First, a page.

Although produced in Paris, this engraving emblematizes much of the style and spirit of Fontainebleau. The elaborate framework, composed of animated caryatids intertwined with thick leather strapwork and pendulous garlands of fruit—and further enlivened by infant musicians and peculiar-looking dogs—is characteristic of the decoration of the Gallery of Francis I, and indeed reproduces with minor variations a frame that can still be seen in the Gallery. The central image, which, as the inscription tells us, is based on a design by Rosso Fiorentino, forms no part of the surviving decorations but represents the legendary origins of Fontainebleau. According to a seventeenth-century account, a hound named Bilaud discovered a hidden pool fed by a pure spring—this font of Bilaud became shortened to 'Fontainebleau.' The hound calls to mind the function of the building as a hunting lodge, while the nymph who personifies the stream, with her elongated limbs, sharp classical profile, and elegant reclining pose, is a splendid example of the type of female beauty propagated by the Fontainebleau School.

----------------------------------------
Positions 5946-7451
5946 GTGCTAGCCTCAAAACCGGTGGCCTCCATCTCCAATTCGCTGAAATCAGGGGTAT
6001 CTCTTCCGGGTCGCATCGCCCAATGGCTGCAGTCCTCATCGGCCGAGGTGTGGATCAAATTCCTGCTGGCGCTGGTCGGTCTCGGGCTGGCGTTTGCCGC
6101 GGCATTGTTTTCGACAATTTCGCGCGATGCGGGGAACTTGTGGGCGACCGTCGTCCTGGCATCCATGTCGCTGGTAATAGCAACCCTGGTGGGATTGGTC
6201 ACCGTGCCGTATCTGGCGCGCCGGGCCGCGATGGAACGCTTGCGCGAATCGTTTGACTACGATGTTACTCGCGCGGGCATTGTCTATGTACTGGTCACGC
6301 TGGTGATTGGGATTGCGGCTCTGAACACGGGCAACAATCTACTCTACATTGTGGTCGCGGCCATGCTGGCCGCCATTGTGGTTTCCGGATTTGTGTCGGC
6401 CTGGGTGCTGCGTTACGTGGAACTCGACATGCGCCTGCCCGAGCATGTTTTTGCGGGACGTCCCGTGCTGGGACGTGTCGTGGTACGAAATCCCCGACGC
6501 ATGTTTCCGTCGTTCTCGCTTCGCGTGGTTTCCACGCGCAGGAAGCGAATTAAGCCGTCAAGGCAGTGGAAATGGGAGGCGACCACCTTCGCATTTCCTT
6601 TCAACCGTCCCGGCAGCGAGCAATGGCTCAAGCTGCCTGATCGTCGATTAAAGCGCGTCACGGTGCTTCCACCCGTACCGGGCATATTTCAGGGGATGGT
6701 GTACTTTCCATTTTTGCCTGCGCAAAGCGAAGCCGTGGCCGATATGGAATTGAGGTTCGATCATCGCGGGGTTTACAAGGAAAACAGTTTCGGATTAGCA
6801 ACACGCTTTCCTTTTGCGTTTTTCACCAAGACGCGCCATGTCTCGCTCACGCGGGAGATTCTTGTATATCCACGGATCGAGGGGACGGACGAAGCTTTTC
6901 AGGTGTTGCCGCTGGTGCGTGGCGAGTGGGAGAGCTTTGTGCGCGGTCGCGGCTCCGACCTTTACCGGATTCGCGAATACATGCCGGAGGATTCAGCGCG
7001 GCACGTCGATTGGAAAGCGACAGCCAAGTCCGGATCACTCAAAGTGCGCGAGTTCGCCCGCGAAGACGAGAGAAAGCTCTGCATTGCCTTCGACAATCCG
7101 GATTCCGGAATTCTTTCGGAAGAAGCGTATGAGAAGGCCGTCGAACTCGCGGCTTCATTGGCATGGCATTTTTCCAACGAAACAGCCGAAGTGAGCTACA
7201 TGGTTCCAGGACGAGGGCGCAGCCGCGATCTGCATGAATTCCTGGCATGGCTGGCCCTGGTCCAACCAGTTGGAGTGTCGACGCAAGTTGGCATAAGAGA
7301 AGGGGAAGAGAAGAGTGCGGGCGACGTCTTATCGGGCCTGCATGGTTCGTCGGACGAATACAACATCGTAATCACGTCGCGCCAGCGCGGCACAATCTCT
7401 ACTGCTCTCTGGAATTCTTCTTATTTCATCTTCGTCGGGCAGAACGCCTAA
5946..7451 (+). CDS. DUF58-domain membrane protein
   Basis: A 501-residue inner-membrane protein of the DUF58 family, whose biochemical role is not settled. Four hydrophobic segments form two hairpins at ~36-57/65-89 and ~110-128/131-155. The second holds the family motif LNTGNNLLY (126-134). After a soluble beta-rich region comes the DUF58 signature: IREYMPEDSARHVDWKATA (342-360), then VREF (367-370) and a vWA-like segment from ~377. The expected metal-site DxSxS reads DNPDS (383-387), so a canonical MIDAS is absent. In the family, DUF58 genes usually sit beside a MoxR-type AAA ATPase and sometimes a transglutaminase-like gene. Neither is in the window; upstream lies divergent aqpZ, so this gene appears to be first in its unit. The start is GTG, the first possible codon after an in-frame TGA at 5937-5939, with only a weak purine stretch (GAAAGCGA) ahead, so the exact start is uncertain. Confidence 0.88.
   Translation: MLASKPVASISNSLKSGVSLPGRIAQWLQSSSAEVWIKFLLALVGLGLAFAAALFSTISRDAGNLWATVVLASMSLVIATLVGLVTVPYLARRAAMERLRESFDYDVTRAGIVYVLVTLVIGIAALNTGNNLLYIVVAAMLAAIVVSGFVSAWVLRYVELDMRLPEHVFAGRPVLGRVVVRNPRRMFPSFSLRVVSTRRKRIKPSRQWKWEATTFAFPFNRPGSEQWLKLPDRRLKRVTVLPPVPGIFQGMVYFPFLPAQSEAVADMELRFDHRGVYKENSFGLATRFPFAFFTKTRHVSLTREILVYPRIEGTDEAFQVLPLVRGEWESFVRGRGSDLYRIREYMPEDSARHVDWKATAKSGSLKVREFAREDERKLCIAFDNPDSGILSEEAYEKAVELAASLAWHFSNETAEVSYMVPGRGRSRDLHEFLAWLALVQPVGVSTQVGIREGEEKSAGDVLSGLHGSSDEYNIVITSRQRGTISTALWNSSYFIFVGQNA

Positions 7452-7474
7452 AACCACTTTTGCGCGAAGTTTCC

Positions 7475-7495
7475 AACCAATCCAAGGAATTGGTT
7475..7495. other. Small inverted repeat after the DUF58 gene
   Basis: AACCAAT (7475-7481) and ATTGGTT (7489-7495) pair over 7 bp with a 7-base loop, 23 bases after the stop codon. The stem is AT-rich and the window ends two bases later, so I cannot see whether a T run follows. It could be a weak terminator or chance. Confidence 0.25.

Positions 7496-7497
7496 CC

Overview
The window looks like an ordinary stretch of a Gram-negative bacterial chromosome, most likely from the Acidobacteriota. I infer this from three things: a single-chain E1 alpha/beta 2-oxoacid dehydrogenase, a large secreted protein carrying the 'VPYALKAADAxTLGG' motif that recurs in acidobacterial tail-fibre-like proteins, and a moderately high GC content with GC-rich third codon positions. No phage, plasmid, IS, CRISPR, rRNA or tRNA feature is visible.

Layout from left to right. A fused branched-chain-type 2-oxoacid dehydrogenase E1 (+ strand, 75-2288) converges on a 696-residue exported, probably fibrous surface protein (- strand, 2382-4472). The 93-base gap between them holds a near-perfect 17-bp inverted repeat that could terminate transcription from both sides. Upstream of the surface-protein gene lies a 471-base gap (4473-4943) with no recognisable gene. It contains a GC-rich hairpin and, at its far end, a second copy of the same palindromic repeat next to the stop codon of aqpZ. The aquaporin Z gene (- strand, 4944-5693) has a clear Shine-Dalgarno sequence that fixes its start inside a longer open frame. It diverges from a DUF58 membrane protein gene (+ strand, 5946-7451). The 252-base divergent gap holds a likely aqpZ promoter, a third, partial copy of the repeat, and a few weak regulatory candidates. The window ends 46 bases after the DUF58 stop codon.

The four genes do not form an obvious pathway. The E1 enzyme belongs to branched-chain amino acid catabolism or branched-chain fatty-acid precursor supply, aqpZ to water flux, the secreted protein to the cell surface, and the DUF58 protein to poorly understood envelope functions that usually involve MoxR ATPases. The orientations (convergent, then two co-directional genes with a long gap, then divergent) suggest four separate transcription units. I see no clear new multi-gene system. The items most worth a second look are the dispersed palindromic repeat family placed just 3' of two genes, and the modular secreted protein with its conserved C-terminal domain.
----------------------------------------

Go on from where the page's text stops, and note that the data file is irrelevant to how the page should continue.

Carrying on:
This print was begun by the skilled Parisian engraver Pierre Milan, one of the first artists to reproduce Rosso's designs for the palace. Left incomplete for several years, it was finally finished by René Boyvin, who had earlier worked as an assistant to Milan. The styles of the two artists are so close that it is impossible to distinguish the hands. Both used a crisp and precise engraved line that is perfectly suited to this decorative subject, in which even the grasses and the water take on the quality of ornamental metalwork.
This image enjoyed great popularity. In addition to a number of engraved copies, two painted derivations are known, one of which is in the Metropolitan Museum of Art (42.150.12).